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Review: Palit GeForce RTX 2070 Super GamingPro Premium

by Parm Mann on 5 May 2020, 14:00

Tags: Palit, NVIDIA (NASDAQ:NVDA)

Quick Link: HEXUS.net/qaekzu

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Introduction

How long might we be waiting for next-generation graphics solutions from both AMD and Nvidia? We had hoped to see new products in the coming months, but in the midst of a pandemic, nothing is certain. That being the case, add-in-board partners are using this lull between present and forthcoming architectures to introduce new variants of existing products.

GeForce RTX 2070 Super, arguably the pick of the Nvidia bunch, has been identified as a key contender for a minor refresh, and following on from KFA2's reworked WTF card, we're now turning our attention to Palit's GamingPro Premium.

Palit now has eight different RTX 2070 SKUs in its arsenal, but while the various GameRock and JetStream are familiar around these here parts, the new GamingPro is an interesting addition insofar as it ships with a triple-fan cooler. Better yet, as the GP slots in below the aforementioned GR and JS models, pricing ought to be favourable. We've yet to see any retailer listings here in the UK, but we're told the card is imminent, and Palit's suggested retail price is £480 for a regular model or £495 for the overclocked 'Premium' variant.

Under £500 is in our estimation the sweet spot for an RTX 2070 Super in mid-2020, and despite occupying the third-rung slot in Palit's product stack, the GamingPro design is reasonably sleek. With a fair few cards taking a bigger and brighter approach, we actually appreciate the streamlined overall look. The matte-black plastic shroud will suit most builds, the Palit logo across the top is the only RGB illuminated section, and unlike most competitors, the GamingPro Premium isn't overly ostentatious. Heck, even the single lighted zone has a purpose; the logo illuminates green when core temp is under 50ºC, blue between 50ºC and 80ºC, and orange when things get toasty.

The cooler does spill into a third slot, yet dimensions of 288mm x 112mm x 50mm are relatively petite by today's standards, and at under a kilogram in weight (964g to be precise), the Palit card doesn't place too heavy a burden on the PCIe slot. It is nice to see a full-size backplate included as standard, but at the lower end of the RTX 2070 scale there are going to be compromises, and that is reflected in the choice of construction material. The plastic shroud exhibits signs of flex, the backplate isn't the thickest, and some might lament the fact that the six internal heatpipes aren't nickel-plated. Personally, I don't mind it, as the visible elements of copper give the card an almost industrial, old-school look.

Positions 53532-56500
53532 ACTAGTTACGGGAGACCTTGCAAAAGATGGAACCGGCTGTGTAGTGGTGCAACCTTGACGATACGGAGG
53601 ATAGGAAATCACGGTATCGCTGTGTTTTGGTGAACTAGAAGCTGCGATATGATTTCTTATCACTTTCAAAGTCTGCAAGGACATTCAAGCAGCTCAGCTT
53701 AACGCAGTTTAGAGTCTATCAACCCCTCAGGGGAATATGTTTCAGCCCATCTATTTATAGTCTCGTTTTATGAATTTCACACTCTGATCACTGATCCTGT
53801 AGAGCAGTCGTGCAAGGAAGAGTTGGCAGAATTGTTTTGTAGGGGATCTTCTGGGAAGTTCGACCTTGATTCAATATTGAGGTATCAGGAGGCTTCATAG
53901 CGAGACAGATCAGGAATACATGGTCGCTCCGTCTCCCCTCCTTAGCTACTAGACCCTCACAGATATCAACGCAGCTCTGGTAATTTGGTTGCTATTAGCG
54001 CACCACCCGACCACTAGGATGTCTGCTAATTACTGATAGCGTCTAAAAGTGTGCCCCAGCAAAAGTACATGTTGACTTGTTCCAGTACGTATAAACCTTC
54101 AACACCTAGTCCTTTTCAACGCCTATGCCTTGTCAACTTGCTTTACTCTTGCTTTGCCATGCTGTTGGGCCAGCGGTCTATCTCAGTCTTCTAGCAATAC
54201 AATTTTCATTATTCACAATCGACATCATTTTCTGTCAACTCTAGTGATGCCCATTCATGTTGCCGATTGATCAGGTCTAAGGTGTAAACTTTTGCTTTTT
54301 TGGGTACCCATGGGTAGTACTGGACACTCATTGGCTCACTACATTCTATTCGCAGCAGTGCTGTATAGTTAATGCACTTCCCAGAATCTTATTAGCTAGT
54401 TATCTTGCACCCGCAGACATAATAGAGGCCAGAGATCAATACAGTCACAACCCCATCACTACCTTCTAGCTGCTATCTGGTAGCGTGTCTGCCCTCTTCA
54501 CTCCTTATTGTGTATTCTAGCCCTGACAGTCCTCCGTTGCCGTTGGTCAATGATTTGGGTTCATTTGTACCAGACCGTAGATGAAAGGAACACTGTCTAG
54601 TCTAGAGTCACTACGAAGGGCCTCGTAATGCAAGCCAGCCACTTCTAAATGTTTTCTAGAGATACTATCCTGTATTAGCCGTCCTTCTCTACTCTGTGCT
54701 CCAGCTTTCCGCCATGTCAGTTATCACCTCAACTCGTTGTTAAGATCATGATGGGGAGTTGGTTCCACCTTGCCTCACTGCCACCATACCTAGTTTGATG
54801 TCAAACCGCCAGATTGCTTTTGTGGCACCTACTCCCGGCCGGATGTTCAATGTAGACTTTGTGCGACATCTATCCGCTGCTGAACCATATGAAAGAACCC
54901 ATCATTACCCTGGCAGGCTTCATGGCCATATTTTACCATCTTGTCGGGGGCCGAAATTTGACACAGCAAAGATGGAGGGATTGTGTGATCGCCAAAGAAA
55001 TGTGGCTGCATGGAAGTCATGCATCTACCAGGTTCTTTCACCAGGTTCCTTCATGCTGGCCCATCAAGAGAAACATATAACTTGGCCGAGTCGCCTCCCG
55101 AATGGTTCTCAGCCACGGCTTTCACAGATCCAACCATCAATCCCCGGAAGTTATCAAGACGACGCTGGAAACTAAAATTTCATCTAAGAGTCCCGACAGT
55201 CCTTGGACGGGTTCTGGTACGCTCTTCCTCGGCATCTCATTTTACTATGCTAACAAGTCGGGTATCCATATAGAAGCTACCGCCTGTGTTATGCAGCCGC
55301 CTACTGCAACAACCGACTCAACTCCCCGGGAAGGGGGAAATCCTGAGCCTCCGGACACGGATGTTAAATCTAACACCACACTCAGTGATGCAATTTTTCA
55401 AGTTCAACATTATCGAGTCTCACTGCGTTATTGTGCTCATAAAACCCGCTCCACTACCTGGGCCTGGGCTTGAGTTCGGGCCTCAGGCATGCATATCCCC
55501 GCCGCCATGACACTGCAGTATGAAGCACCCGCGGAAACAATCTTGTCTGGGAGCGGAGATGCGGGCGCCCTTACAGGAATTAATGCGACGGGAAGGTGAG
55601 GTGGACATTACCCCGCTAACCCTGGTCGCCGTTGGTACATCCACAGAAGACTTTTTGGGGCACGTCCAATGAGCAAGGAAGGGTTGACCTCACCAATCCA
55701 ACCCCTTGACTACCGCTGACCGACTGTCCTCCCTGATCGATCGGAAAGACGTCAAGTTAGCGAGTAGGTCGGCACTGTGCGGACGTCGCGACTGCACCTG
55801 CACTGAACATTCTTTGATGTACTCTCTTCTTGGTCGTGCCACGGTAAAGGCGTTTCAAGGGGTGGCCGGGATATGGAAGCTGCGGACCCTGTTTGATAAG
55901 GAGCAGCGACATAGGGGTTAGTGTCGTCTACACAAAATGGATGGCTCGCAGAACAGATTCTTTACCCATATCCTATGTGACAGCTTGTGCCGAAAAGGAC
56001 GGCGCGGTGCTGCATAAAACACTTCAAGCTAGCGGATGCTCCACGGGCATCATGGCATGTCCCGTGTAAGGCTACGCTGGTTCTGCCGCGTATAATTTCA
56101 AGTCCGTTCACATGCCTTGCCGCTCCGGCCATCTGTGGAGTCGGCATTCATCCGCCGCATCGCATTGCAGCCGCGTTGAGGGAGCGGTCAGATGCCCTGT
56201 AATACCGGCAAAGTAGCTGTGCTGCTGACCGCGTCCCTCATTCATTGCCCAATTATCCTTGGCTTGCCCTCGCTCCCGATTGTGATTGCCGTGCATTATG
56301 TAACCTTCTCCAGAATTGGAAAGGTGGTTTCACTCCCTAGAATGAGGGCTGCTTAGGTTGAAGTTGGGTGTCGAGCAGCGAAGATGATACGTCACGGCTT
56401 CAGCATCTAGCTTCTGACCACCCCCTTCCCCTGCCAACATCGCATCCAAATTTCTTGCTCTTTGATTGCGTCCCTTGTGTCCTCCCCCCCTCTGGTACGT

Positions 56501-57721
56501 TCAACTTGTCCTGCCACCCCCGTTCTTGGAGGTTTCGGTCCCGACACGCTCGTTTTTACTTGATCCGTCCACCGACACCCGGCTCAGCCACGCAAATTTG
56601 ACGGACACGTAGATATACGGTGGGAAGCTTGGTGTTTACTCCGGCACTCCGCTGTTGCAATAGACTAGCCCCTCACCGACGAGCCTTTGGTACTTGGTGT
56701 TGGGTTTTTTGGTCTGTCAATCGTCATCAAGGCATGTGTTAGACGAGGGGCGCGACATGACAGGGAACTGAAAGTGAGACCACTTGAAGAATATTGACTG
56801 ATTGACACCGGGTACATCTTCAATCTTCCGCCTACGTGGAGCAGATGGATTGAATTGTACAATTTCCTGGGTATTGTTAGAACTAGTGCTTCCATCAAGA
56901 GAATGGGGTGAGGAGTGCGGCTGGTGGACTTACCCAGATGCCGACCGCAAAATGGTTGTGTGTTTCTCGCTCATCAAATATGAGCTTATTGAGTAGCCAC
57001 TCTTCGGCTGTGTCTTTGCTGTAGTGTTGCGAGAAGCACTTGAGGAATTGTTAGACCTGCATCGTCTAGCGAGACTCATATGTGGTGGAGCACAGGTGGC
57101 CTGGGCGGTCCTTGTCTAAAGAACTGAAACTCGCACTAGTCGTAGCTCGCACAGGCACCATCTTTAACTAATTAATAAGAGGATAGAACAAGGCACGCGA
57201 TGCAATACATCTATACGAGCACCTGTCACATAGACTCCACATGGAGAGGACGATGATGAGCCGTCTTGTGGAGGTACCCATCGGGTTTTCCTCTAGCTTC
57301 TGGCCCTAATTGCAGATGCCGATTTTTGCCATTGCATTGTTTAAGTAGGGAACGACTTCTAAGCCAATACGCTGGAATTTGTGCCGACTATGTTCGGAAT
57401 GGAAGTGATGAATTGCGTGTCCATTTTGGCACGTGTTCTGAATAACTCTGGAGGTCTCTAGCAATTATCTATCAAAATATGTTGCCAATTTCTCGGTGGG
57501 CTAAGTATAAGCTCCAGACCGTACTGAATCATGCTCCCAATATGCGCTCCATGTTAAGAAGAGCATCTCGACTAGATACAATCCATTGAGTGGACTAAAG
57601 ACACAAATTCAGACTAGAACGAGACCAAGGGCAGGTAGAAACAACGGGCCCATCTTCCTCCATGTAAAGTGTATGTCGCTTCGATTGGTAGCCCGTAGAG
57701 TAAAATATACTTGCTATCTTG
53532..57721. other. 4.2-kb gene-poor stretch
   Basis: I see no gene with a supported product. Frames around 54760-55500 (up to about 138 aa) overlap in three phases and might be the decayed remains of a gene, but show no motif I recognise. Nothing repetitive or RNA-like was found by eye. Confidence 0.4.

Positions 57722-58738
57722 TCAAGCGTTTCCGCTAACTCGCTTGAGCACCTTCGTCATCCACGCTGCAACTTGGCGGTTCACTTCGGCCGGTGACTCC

Cooling performance is the key criterion for any partner card, and though the GamingPro design is shorter and thinner than flagship GameRock models, the availability of three fans and a full-length aluminium heatsink should prove more than adequate for a GPU of this ilk. The central block makes good contact with the GPU and is flanked with thermal pads for memory, and a secondary plate also lined with thermal pads helps draw heat away from the VRMs.

Said heat is dispersed by a 90mm fan in the centre and 75mm fans either side, and all three offer 0dB functionality, whereby the fans turn off at low load to allow for near-silent operation when idle. The only caveat to that is that the fans momentarily spin to 100 per cent at first boost, creating a brief crescendo of noise that we could do without. With any luck this is something Palit will be able to fix with a BIOS update.

Power is sourced by a six-plus-eight-pin combination, and as mentioned earlier, the GamingPro Premium is overclocked out of the box. Palit raises boost clock to 1,815MHz for the RTX 2070 Super's 2,560 shaders, however the 8GB GDDR6 memory remains at a reference 14Gbps. 1,815MHz seems a popular speed for factory-overclocked cards, though what's written on the box doesn't always tell the full story; our logs reveal that Palit card frequently hitting speeds as high as 1,920MHz during our benchmarks. For comparison's sake, the aforementioned KFA2 WTF, which ships with the same advertised frequency, operates at between 1,890MHz and 1,905MHz.

Keep it simple appears to be the motto for partners' choice of display outputs. Palit does exactly that with three DisplayPort 1.4a and a single HDMI 2.0b.

The GamingPro design can ultimately be deemed a safe addition to Palit's portfolio. Pricing is going to be crucial, so while we await to see whether or not retailers adhere to the sub-£500 SRP, let's run the benchmarks to see what's what.